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FARMERS— continued.
M'Adam Andrew (liolrs of), Claim
Murdoch James, Chalmerston
Thnrn James, Dalharco, Patna
Walker John & William, Mossilale
Walker William, Esq. j.p. Bellsbank
Woodburn Mrs. — , Druingrange
City of Glasgow— Rnbt. Mnstard, Dunaskin
Edinburgh (life) — Alexander S. Glass, Dal-
Insurance Company of Scotland (fire) —
William Wyllie, Dalmelliugtou
Scottish Equitable— John Walker, Dal-
Standard (life)— William Park, Dunaskin
Cron Robert, Dalmellington
Dempster Mrs. — , Dalmellington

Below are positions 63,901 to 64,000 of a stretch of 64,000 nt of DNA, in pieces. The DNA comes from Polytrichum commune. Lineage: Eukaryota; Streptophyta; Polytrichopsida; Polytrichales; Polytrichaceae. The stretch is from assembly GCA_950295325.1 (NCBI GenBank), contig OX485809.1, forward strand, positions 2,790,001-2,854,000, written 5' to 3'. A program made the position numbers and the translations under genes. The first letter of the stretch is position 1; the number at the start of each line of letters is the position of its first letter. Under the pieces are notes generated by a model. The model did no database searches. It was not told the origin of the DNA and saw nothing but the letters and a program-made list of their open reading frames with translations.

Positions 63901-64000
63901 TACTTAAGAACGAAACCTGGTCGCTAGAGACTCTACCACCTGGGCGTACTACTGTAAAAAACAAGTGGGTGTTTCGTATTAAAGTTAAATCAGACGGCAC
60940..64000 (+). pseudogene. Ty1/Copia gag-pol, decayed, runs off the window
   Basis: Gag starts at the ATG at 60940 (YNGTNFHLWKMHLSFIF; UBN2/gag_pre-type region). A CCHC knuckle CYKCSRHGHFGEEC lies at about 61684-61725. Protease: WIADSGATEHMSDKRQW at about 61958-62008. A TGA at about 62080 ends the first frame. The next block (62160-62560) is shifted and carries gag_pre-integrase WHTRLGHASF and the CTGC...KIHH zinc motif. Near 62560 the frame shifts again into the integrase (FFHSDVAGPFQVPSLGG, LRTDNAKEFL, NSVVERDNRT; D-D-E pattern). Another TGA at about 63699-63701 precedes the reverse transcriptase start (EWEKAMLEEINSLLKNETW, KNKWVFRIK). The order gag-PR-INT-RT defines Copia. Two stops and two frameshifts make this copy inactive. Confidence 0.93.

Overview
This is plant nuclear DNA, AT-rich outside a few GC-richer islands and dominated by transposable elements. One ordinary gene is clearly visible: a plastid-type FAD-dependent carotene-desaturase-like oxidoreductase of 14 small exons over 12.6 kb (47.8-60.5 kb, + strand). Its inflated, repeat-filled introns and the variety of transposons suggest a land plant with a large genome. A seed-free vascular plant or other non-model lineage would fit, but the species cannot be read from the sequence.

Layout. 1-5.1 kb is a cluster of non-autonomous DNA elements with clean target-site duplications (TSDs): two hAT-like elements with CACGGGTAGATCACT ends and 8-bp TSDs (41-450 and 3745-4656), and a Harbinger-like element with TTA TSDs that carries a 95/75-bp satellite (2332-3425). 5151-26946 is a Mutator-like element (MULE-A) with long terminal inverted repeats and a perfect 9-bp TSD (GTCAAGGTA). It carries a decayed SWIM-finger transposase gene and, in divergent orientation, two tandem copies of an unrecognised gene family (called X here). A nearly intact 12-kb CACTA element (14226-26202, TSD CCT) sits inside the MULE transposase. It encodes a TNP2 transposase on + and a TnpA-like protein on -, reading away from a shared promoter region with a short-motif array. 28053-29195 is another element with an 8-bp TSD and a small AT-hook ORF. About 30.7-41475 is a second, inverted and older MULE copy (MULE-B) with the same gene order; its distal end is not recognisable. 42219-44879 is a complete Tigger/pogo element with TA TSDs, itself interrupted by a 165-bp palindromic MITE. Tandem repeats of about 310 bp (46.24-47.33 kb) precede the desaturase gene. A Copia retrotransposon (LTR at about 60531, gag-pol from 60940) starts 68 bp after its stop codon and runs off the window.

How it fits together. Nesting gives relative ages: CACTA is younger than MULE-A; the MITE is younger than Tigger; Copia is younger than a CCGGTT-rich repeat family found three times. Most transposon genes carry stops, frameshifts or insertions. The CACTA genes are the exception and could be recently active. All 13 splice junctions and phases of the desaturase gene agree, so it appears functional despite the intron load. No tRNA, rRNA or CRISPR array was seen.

Dalmellington lion Co.'s Stores, Waterside,
Craig Mark, Kerse, Lethan Hill & Benwhat
Gibson Mary Ann, Dalmellington
Matbieson John, Dalmellington
Rosa William, Dalniellingtou
Auld James, Dalmellington
Blackwood William, Dalmellington
Crawford Hugh, Dalmellington
Crombio William, Dalmellington
Cron Robert, Dalmellington
Dalmellington Iron Co.'s Stores, Waterside,
Craig Mark, Kerse, Lethan Hill & Benwhat
Dalmellington Working Men's Co-operative
Society, Dalmellington — Donald Fraser,
Gault Robert, Dalmellington
Ganlt Thomas, Dalmellington
Jamieson Jane, Dalmellington
M'Favlane John, Dalmellington
Mathieson John, Dalmellington
Moffatt David, Dalmellington
Murdoch James, Dalmellington
Prentico Adam, Dalmelliugtou
Rennie James, Dalmellington
Scott John, Dalmellington
Stewart Matthew, Dalmellington
Aitkeu William (Railway Hotel), Dalmel-
liugtou j
Brown William (Black Bull and Cross Keys
Hotels), Daluiellitigton
Coates James, Dalmellington [lington
Cochrane James (Eglinton Hotel), Dalinel-